They say goalkeepers tend to reach their peak later than their outfield colleagues.
Yet while most men between the sticks enjoy their best years in their late twenties to early thirties, Jordan Pickford, at 24, has already surpassed the levels many could ever reach in their careers.
It is a testament to Pickford’s own determination and self-belief that he has already established himself as one of the Premier League’s best keepers and England’s first-choice stopper despite playing in non-league football just a few years ago.
But while his self-confidence can at times be his greatest strength, simultaneously it can prove to be his most glaring weakness.
At Anfield on Sunday, with the full-time whistle seconds away, and referee Chris Kavanagh set to call time on a goalless draw, it transpired to be the latter.
To a certain extent, it is understandable why Pickford went to claim a looping Virgil van Dijk effort, but ultimately, he did not have to. Even if he could not be sure, it was going over the crossbar to safety. Instead, his haphazard attempt to gather the ball resulted in failure, allowing Divock Origi to bury a 96th-minute winner.
It would be remiss not to also mention Pickford’s excellent first-half save from Xherdan Shaqiri, with the Swiss international through on goal, but on numerous occasions during Sunday’s Merseyside derby, his performance had the semblance of an over-excited individual who, if anything, was too pumped up.
From the opening exchanges, his distribution was uncharacteristically awry; normally one of his best assets, Pickford scuffed numerous clearances, much to his own clear bewilderment.
But for evidence as to why his awful day at the office will make him an even better goalkeeper, look at these facial expressions of disgust, or at his ability to acknowledge post-match his mistake cost the Blues a deserved point:
Fair play to Jordan Pickford. He stopped to talk, rather than heading away. Key quote from him.— Dominic King (@DominicKing_DM) December 2, 2018
‘It is the Everton luck when we come to Anfield. There’s nowt I can do about it now. I’m strong mentally and I will get over it. I just want to say sorry to the Everton fans’
Pickford still has much learn as a goalkeeper; look not only at his Anfield nadir, but at the home game against Southampton, when he fumbled a ball that, for a keeper of his standing, should have been straightforward, even if he then redeemed himself with an exceptional save.
But no footballer is the finished article at the tender age of 24, and Pickford is hardly the only keeper guilty of making blunders at crucial times in key games.
Take Loris Karius’ infamous pair of gaffes in Liverpool’s Champions League final defeat to Real Madrid last season, or Manchester United’s David de Gea fumbling a tame Phil Bardsley shot in the penultimate minute of extra time in a League Cup semi-final, with the Red Devils heading through.
Indeed, far more significant than the error itself is Pickford’s recognition that he was to blame and his subsequent apology. He did not hide; he took the fall. It will take more than merely apologies to eradicate this side of his game, but it demonstrated just how driven Pickford is to work on his own goalkeeping pitfalls.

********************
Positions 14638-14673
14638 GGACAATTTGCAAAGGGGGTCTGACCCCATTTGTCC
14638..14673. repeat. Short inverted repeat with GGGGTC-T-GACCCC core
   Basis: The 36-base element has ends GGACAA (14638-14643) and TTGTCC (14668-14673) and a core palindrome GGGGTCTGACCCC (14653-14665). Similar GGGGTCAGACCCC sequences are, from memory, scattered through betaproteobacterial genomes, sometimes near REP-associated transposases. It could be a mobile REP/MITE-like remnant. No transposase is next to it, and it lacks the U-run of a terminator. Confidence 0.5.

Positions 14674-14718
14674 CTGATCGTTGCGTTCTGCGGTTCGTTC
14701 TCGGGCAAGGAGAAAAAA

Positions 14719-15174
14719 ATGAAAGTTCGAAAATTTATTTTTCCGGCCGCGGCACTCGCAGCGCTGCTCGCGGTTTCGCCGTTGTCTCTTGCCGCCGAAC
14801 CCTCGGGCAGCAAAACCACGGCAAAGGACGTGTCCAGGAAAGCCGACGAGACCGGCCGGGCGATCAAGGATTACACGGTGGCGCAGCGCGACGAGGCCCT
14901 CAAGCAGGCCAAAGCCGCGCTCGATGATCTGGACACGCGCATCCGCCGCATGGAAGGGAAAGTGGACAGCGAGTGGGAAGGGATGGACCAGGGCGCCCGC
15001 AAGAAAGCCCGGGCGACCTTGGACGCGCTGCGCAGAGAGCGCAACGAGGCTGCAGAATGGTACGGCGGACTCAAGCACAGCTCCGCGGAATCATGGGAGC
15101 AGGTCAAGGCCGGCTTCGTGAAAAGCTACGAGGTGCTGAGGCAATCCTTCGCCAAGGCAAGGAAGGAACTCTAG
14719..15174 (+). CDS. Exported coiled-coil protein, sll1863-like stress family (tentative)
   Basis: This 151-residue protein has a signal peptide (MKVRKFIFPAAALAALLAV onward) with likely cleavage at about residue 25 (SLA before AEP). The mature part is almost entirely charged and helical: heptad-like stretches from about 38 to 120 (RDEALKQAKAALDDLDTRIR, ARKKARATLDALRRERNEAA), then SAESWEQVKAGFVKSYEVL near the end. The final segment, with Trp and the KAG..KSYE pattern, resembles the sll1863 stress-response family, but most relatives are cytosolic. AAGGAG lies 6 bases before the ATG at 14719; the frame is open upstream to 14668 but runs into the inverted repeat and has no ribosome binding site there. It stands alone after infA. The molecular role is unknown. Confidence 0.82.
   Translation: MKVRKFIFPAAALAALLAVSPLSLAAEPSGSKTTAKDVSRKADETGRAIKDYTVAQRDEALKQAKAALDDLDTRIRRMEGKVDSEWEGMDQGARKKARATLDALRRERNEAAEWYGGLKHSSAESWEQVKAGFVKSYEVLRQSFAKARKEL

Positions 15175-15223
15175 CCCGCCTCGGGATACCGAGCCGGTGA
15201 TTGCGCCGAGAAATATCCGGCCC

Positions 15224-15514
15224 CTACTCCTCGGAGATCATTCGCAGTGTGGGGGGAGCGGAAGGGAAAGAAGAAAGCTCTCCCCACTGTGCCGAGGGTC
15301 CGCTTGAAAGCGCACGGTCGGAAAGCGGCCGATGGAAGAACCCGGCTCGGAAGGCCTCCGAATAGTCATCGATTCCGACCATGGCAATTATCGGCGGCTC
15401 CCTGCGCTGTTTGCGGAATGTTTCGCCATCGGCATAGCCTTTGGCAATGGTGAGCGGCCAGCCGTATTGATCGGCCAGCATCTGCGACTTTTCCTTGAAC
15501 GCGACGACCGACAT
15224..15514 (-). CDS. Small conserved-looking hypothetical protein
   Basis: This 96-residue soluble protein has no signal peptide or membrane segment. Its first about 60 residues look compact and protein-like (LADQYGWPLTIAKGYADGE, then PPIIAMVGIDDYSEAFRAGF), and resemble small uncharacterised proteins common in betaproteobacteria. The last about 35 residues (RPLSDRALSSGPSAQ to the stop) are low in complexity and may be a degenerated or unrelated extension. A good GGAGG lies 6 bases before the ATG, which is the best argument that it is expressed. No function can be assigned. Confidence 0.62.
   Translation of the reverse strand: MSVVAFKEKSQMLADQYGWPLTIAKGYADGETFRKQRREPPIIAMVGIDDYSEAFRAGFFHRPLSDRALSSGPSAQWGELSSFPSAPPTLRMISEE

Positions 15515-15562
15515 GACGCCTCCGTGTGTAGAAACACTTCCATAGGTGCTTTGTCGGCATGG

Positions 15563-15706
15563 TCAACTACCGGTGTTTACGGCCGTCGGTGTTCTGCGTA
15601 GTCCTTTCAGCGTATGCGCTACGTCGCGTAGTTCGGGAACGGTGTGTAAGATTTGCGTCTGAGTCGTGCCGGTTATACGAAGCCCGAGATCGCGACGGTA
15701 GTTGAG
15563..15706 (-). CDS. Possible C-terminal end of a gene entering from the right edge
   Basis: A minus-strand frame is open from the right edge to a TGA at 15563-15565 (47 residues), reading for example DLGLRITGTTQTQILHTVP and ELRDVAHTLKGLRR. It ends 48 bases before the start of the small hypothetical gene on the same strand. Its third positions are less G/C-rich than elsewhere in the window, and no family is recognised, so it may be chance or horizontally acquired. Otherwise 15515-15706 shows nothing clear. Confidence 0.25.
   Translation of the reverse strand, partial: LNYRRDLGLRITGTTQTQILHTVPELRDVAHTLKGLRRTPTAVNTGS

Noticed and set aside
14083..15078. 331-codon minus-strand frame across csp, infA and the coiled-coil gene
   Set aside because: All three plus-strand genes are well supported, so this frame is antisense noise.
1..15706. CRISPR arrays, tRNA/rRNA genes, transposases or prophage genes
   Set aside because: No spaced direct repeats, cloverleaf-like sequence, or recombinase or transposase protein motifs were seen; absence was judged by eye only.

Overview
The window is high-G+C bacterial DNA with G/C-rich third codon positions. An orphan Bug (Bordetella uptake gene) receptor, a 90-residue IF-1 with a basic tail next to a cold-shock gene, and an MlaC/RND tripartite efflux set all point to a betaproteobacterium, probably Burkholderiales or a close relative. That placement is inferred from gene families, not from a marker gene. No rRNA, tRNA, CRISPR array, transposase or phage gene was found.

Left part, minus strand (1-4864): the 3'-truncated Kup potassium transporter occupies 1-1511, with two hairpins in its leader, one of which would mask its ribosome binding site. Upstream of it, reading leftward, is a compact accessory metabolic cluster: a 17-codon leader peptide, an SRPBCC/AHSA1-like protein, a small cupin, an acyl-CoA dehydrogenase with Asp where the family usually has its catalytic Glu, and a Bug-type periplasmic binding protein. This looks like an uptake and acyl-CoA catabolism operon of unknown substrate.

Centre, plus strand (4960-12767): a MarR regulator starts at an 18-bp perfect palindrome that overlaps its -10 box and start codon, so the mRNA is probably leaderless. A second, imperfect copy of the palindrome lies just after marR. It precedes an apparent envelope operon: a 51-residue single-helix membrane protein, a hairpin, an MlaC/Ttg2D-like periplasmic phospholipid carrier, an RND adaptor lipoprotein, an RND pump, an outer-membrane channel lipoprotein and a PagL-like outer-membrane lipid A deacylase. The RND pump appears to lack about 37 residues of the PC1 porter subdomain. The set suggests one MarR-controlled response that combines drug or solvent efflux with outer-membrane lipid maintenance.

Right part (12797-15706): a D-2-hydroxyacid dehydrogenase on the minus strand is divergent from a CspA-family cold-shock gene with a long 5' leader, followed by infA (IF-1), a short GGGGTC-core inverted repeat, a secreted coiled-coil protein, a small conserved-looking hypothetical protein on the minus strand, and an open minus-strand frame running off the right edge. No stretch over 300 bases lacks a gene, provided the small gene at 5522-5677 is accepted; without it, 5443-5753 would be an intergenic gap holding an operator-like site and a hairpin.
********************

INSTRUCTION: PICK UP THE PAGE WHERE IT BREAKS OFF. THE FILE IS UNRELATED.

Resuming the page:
A stopper without Pickford’s ambition and mental strength would not be representing England on the biggest stage in world football with relative inexperience; certainly at that level of the game.
Nor would a keeper lacking Pickford’s confidence levels repeatedly save penalties like he does, such as those in consecutive weeks against Crystal Palace’s Luka Milivojević and United’s Paul Pogba.
Amid the storm of criticism currently heading solely Pickford’s way, it is also easy to forget he delivered a standout performance just three weeks ago away at Chelsea. On several occasions, he made exemplary stops to deny a side who only Arsenal and leaders Manchester City have scored more goals than this season. In doing so, he remains the only opposition goalkeeper to leave Stamford Bridge with a clean sheet this term.
The amount in which he speaks to the defenders in front of him should also not be overlooked; too often in years gone by, the man between the Goodison goalposts has not been vocal enough. Pickford is invariably prepared to shout at his team-mates if need be, even if it’s Wayne Rooney, and the confidence it inspires in his back line is patently obvious.
In a way, it is somewhat harsh that a derby in which Everton gave such an admirable account of themselves - so unlike recent years at Anfield - will forever be remembered for Pickford’s faux pas.
It is also perhaps unfair that Pickford will, to most Evertonians, be entirely culpable for Sunday’s events. Many will now overlook the free headers spurned by the otherwise superb Yerry Mina and André Gomes, or the lack of composure shown by Richarlison and Theo Walcott when in on goal, or the unusually stray passing from one of Everton’s players of the season so far, Idrissa Gueye.
But that is the burden Pickford will now have to shoulder, and only he can put it right.
If he can put Sunday behind him when the Toon Army return to Goodison Park on Wednesday night, it would be a safe bet to see Pickford enjoy the win in similar fashion.
In Pickford, Everton have their best goalkeeper if not since the legendary, colossal Neville Southall, then certainly since the days of Nigel Martyn.
Sunday’s experience may be permanently ingrained into his footballing memory, and it was undeniably a horrible, costly mistake that does not reflect on Pickford’s obvious ability as a keeper.
But in the long-term, experiences like this will shape him into an even better goalkeeper, and even though every Evertonian would, of course, have preferred it had never happened in the first place, it would take the most bitter Blue not to have faith in him atoning for his error.